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Department of Public Information . News and Media Division . New York

13 September 2005

“We have a document; it’s a good document; it was not an easy process, but we do have a document”, Jean Ping, President of the fifty-ninth General Assembly said at a Headquarters press conference this evening following the closing of the session and the adoption of a draft outcome document to be forwarded to the World Summit tomorrow morning.

Turning directly to questions, beginning with United Nations reform, he said that was a process that did not “fall like manna from heaven”, and which was well under way. Regarding management reform, the most important element was to look clearly at the level of responsibility. The General Assembly, which was a political decision-making body much like a national assembly, took decisions on the budget and monitored its implementation, for which it needed an appropriate tool. That meant not only the internal oversight under the Secretary-General, but also an independent body to monitor his activities, as well as those of the Secretariat. At the same time, there was also a need to retain the Secretary-General’s authority and flexibility in the area of management.

Asked how an entire section on disarmament and non-proliferation had “vanished” from the outcome document, he replied that reflected the contradictions among Member States and the difficulty they had had in agreeing on those issues a few months ago at the Review Conference of the Nuclear Non-Proliferation Treaty (NPT). It had only been possible to record those difficulties in trying to agree on such crucial issues, but it was to be hoped that it would be possible to move forward and not remain “stuck”.

Turning to terrorism and Saudi Arabia’s proposal to establish an international anti-terrorism centre, he noted that terrorism was of concern to the entire world and that if a country made a contribution by offering to set up such a mechanism to combat it, that should be encouraged. However, other States would have to agree on whether it was to be international in scope.

Asked whether the quest for consensus at the United Nations was the best way to negotiate in light of the recent negotiations, he recalled the time when Member States had talked about an “automatic majority” in the Assembly, meaning that a certain number of small States from the developing world would vote with a single automatic voice. That had led to the idea of consensus to bring the greatest number of Member States into the decision-making. That decision, in turn, had led to consequences -– consensus did not leave everyone totally satisfied, but it enabled them to move forward.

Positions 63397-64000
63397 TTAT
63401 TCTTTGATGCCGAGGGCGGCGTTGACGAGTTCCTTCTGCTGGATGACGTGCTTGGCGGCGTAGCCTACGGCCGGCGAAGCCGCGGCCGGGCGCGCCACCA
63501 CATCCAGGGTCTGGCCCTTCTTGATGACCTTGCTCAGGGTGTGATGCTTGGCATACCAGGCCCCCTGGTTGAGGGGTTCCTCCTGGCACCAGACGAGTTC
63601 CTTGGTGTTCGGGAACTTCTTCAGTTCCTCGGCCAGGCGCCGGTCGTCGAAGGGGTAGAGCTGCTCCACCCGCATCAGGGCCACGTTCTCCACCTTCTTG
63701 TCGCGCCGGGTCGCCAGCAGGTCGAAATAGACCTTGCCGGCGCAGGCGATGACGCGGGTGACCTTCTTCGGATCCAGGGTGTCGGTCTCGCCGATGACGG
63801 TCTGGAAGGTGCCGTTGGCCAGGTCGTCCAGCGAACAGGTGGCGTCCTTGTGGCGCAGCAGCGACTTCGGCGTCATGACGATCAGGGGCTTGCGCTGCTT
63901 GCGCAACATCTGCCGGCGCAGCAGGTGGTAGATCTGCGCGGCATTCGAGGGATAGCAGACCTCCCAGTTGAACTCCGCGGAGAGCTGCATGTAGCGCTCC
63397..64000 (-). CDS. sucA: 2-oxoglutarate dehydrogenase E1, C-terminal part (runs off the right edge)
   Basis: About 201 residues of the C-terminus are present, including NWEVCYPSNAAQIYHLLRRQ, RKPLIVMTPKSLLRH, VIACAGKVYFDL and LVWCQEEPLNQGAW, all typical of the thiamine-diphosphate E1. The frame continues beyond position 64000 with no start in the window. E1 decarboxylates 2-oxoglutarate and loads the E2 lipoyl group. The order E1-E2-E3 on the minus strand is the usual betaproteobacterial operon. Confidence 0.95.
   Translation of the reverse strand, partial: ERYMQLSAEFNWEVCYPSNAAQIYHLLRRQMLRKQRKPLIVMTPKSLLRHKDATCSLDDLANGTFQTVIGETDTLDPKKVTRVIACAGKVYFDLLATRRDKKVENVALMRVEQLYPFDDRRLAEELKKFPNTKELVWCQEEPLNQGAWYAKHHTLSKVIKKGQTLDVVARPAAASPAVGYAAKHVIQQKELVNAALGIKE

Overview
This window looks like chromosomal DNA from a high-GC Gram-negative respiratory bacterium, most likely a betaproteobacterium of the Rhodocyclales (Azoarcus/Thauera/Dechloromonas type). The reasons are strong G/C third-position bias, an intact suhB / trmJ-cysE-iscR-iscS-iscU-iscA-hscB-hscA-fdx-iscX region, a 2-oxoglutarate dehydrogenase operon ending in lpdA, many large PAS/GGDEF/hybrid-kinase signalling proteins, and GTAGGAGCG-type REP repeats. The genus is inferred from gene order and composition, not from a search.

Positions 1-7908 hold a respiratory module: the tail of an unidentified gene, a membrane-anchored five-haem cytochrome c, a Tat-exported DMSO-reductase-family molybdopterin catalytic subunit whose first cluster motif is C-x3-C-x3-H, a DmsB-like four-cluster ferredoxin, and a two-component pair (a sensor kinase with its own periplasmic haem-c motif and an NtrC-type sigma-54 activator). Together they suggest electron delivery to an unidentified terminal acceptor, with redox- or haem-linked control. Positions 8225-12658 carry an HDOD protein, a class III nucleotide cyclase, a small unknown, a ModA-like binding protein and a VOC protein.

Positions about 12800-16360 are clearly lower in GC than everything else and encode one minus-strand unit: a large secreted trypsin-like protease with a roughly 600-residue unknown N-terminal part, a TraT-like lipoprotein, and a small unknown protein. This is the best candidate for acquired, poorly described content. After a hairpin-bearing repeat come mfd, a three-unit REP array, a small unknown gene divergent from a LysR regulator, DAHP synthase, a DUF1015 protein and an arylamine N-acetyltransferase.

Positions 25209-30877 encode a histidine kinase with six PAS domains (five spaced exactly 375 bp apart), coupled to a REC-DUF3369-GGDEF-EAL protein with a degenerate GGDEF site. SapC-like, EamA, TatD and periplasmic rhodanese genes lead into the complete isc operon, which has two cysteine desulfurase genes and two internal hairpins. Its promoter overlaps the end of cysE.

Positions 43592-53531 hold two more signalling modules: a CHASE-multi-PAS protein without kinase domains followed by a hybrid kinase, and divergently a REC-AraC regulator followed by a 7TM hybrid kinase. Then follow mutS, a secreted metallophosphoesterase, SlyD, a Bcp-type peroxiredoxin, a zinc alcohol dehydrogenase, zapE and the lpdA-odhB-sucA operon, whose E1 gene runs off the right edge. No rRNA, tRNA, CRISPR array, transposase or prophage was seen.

Responding to a request to identify the most controversial point of United Nations reform, he said that everybody talked about Security Council reform, but that was just one small segment of institutional reform. An attempt was under way to reform United Nations institutions in this century, but the impression was that it involved only the Security Council. That was because that organ was the “seat of power”, where peace and war were discussed and binding decisions taken. It was an important body and States wanted to be part of it, but development matters were just as vital for a great many human beings. Millions on the African continent had been completely marginalized by extreme poverty, the spread of disease and war. Development was essential for that continent. He praised the outcome document for addressing all the major development issues, such as official development assistance (ODA), debt cancellation, trade and investment.